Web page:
Essays on investor behavior and trading activity
1University of Oulu, Faculty of Economics and Business Administration, Department of Accounting and Finance
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|Academic dissertation to be presented, with the assent of the Faculty of Economics and Business Administration of the University of Oulu, for public defence in Auditorium TA105, Linnanmaa, on April 27th, 2007, at 12 noon
Professor Louis K. C. Chan
Professor Jussi Nikkinen
This thesis investigates a set of equity market phenomena associated with investors’ trading activity, using a comprehensive Finnish Central Securities Depository (FCSD) database that records practically all trades by Finnish investors. This database enables us to classify a large number of heterogeneous investors using both economic and institutional characteristics.
The first essay classifies investors by trading activity. It analyzes trading styles of active and passive investors during the boom in technology stocks 1997–2000. We find that the herding tendency of active investors grew monotonically, year by year. Particularly large active investors used momentum and growth strategies. Moreover, buy pressures of active investors were positively related to contemporaneous daily returns. Passive investors, on the other hand, herd very strongly and their trading exhibited a contrarian style throughout the sample period.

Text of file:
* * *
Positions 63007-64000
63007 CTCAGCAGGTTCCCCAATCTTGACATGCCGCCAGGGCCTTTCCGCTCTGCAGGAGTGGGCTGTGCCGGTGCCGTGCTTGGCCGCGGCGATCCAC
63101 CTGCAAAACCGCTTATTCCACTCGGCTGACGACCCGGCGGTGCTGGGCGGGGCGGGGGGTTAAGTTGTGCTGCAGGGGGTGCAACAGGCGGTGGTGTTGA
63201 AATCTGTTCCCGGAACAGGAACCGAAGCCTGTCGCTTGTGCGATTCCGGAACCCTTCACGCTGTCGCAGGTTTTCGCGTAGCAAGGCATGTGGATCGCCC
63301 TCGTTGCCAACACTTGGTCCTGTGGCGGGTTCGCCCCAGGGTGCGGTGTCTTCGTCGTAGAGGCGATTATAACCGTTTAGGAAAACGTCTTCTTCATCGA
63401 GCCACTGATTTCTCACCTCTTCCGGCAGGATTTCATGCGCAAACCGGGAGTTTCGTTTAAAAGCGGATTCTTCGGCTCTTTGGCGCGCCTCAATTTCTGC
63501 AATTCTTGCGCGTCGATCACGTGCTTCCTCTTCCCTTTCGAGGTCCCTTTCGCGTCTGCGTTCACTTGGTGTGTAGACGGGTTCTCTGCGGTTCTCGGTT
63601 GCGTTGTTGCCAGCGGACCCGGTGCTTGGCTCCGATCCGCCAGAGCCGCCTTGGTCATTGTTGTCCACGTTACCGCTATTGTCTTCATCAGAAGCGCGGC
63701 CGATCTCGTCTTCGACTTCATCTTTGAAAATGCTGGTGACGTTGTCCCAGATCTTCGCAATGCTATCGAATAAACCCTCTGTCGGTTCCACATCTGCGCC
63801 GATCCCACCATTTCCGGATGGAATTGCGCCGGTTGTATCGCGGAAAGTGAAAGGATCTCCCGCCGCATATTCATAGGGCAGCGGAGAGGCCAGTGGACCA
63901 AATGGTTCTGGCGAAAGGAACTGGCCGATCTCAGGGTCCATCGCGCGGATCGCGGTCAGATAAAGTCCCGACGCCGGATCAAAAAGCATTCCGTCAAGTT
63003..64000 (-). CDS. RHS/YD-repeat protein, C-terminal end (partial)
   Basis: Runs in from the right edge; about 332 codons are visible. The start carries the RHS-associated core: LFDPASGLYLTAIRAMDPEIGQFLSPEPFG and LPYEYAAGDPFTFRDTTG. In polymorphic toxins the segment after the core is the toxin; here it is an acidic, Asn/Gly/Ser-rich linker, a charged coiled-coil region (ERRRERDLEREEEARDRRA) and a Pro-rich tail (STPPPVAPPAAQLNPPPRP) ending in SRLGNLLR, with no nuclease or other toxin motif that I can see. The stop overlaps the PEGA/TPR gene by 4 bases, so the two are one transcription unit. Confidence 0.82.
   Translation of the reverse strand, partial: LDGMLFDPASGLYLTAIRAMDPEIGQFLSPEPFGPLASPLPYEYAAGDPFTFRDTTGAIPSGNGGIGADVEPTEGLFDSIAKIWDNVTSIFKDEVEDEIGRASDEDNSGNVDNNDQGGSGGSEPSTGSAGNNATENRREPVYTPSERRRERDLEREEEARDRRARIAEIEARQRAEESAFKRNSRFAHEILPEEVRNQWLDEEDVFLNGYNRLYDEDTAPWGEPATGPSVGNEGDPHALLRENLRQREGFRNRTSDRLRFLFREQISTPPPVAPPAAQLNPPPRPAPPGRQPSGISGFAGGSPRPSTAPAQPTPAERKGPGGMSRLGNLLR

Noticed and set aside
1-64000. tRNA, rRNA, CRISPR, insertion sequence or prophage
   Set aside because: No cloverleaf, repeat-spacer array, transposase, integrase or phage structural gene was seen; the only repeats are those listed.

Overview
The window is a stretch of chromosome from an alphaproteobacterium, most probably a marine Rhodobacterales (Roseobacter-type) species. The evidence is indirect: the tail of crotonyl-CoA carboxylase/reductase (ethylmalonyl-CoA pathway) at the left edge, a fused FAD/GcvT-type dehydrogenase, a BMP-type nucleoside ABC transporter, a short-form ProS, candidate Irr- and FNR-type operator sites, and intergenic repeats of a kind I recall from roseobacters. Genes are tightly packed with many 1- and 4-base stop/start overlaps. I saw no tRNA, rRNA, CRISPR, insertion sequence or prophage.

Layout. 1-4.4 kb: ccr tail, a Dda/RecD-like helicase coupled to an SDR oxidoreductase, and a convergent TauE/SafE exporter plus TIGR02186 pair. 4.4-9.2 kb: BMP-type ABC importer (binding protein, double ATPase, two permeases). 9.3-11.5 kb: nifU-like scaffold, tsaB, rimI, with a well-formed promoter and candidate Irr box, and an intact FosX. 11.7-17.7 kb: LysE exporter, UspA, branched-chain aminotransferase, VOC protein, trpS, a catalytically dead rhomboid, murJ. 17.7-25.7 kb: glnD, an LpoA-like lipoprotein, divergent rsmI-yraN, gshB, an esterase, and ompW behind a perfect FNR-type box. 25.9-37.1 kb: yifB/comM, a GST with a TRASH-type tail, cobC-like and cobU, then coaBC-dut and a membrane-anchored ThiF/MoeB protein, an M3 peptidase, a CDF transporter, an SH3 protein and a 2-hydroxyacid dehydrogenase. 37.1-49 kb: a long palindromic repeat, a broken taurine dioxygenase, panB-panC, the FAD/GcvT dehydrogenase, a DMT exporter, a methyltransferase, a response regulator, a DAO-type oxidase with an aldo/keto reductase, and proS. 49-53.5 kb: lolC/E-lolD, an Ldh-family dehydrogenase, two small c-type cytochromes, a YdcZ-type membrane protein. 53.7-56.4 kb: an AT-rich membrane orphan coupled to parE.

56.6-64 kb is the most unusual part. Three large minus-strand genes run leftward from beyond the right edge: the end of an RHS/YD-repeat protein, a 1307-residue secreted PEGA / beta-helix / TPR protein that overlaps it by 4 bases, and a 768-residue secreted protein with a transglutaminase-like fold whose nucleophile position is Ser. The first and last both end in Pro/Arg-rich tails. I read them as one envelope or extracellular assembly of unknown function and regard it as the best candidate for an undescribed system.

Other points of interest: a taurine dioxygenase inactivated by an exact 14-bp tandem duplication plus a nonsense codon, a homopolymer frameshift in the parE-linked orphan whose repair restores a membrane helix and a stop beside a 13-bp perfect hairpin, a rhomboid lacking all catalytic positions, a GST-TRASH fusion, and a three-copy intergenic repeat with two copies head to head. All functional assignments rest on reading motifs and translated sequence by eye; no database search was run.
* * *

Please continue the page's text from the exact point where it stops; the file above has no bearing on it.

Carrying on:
The second essay focuses on the relation between day trading of individual investors and intraday stock price volatility. I find a strong positive relation between the individual investors’ day trades and volatility for actively day traded stocks. This finding suggests that day trading tends to increase volatility and/or day traders tend to become more active on the days of high volatility.
The third essay tests the theoretical proposition of Amihud and Mendelson (1986) that investors hold assets with higher bid-ask spreads for longer periods. We measure holding periods of individual investors directly and find that they are positively related to spreads. The models control for a variety of other stock characteristics (e.g. value vs. growth orientation) and investors’ attributes (e.g. gender) affecting holding periods.
The fourth essay studies how both individual and institutional investors with different levels of capital gains and losses react to earnings announcements. I find that both sign and magnitude of capital gains affect individual investors’ abnormal trading volumes. Individual investors are less prone to sell when they are carrying loses rather than gains. Furthermore, they react less to earnings announcements when capital gains or losses are large (over 20%). Taken together these findings provide support for prospect theory. Institutional investors appear to be less affected by psychological factors underlying prospect theory.
Acta Universitatis Ouluensis. G, Oeconomica
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